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Greek Wine - no longer a minority pursuit?

Pippa Hayward

Posted on March 09 2024

I fell in love with Greek wines a long time ago. It was, as many life-changing moments often are, just a chance encounter at a London tasting organized by a sommelier (who happened to be Greek) in the crypt of a church in Paddington, in the late 1990s. One table was hosted by Steve Daniels, former head buyer for Oddbins and a long-standing advocate for Greece’s wines. I loved every wine on his table. Several of them were Greek and made it onto my wine list. Well aware that the new additions might be greeted with some scepticism, I decided to offer two of them by the glass.

The country that started it all has since struggled hard to reach its current near-trendy status. These are just a handful of significant moments in its history:

It took 500 years until the late 20th century for a recovery to begin. Two World Wars and a Civil War stalled progress. Then, when Greece finally joined the European Union (EU), access to funds for much-needed development kick-started the modern Greek wine industry.

By the 1980s, Greek winemakers were training in Bordeaux and returning to their home country to put their skills to work. Evangelos Gerovassiliou was one of the pioneers, settling in Epanomi near Thessaloniki in the northeast. Like many winemakers of the time, growing international varieties like Syrah, Cabernet, and Viognier alongside indigenous Greek grapes was seen as the way forward.

While we all now love and prize the local and indigenous as unique expressions of terroir wherever in the world we may be, 30 years ago, the Greek market itself had yet to fully appreciate its own grapes, preferring what it saw as the “prestige” of international star varieties on labels. These grapes were considered aspirational by a newly affluent generation of Greeks in the big cities.

In recent decades, there has been steady growth in Greece’s wine industry, but now based on indigenous varieties across the country, from Naoussa in the far north to Crete in the south of the Aegean. This is part of an ongoing trend around the world where the regional and local take pride of place, as we focus not on regulations about ageing in barrels, but much more on the expression of a unique combination of grape and place. On the back of this trend, we all now enjoy forgotten grapes and overlooked places in Europe and beyond. I couldn’t be happier that Greece has joined the party.

However, getting your head around unknown and tongue-twisting regions and grapes is a big ask, and probably nowhere more so than in Greece! So, as we celebrate a month of Greek Wine Joy at The Good Wine Shop, we take a look at the geography and main wine regions:

The first thing that is so striking on the map is the sheer quantity of sea, islands, and coastline. What the map doesn’t show is the extent of the mountains, strung across the northern border with Albania, but also down the spine of central and southern Greece. While we see Greece as the perfect destination for a sunny, hot, and relaxing holiday, its topography makes it ideally suited to viticulture because you’re never far from cooling influences. Sea breezes, altitude, and islands all offer much cooler growing seasons than we might assume. In many ways, it’s rather like Italy—a seemingly hot country that can produce brilliantly refreshing wines in unexpectedly cool places. You could compare Etna with Santorini, or perhaps Piemonte with Naoussa; in fact, it might make for a really interesting tasting."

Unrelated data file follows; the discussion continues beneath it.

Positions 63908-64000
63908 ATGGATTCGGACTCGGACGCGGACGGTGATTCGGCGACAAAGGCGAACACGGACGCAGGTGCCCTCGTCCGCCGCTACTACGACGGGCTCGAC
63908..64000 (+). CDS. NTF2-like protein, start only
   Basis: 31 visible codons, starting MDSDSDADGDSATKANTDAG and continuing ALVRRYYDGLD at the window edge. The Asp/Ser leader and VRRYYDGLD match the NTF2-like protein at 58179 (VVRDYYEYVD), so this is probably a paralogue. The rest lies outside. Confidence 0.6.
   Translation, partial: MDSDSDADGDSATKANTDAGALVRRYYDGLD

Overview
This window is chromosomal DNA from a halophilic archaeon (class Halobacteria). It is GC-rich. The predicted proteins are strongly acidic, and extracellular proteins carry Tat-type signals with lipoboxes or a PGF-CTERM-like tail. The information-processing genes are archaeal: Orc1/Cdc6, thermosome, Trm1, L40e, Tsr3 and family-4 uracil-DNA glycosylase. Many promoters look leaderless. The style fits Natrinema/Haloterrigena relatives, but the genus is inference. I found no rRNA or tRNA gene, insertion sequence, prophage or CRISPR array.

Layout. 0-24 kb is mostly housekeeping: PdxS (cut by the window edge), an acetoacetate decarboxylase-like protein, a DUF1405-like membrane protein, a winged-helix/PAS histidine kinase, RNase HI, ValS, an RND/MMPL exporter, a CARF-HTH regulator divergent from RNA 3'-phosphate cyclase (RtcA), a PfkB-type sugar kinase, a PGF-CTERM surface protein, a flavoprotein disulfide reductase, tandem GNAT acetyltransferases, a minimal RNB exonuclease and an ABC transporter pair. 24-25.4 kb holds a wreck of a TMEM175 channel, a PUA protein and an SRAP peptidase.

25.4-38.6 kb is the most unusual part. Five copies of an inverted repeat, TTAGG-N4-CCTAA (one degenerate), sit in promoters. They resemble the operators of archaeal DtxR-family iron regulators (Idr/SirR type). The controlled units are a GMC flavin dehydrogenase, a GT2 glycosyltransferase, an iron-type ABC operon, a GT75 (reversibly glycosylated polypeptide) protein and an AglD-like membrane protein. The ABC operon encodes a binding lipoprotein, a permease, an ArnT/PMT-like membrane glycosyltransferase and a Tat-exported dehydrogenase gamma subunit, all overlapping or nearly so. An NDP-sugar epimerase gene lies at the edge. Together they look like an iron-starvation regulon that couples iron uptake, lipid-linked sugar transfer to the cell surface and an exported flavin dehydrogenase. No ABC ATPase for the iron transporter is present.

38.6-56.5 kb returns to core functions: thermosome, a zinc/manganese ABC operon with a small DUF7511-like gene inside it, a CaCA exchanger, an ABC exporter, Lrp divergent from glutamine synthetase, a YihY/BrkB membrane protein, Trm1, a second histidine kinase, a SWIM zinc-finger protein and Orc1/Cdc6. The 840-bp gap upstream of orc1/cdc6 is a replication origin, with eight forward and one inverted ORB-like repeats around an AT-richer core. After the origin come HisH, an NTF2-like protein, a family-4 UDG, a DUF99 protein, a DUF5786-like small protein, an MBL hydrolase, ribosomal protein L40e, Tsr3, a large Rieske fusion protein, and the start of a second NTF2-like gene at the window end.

Southern Greece is home to the wine regions of Mantineia and Nemea, both high, inland on the northeastern side of the Peloponnese.  Two of Greece’s finest grapes grow here –Moschofilero in Mantineia and Agiorgitiko in Nemea.

Central Greece was historically home to Retsina production, based on two white grapes: Savatiano and Roditis. These days, traditional Retsina is in decline, while the production of increasingly good whites, based on old vines, is becoming the norm in Attica."

Northern Greece - Here it’s mountains that define the landscape in Naoussa and Amyndeon. Mount Vermio behind Naoussa is covered in snow in the winter. It’s a very cool climate, ideally suited to one particular grape  - Xinomavro

Thessalonika and the Halkidiki Peninsula: The triple-pronged Halkidiki Peninsula is better known for olive production and great holiday resorts. But it’s also home to Greece’s first proper wine estate—Domaine Porto Carras on the Sithonia peninsula. It was set up decades ago, with the help of Professor Émile Peynaud, then head of Bordeaux University, as an enologist, and his student at the time, Evangelos Gerovasiliou. The vineyards here house the oldest plantings of Malagousia and Assyrtiko (outside Santorini) on the mainland. Limnio is the local red variety here. The current consultant agronomist at Carras is now Haroula Spinthiropoulou, whose Argatia white from her own estate we stock.

The Islands:

Crete  -the largest and most significant in terms of production, it had lagged behind the pace of improvement in quality elsewhere in Greece, but is now producing very good wines from a few exceptional estates including Doulofakis and Lyrarakis. The local varieties are Vidiano and Dafne for whites and Liatiko for reds.

 Santorini- the most famous, most visited and most photographed and home to whites from Assyrtiko and Athiri and reds from Mavrotragano.

Samos - off the Turkish coast, the tiny island of Samos is famous for its sweet wines in a variety of styles produced by the local co-operative.

Watch out for Part 2 of the blog when we grapple with the grapes …..and in the meantime get to grips with a glass of Greek wine this month in our shops ….

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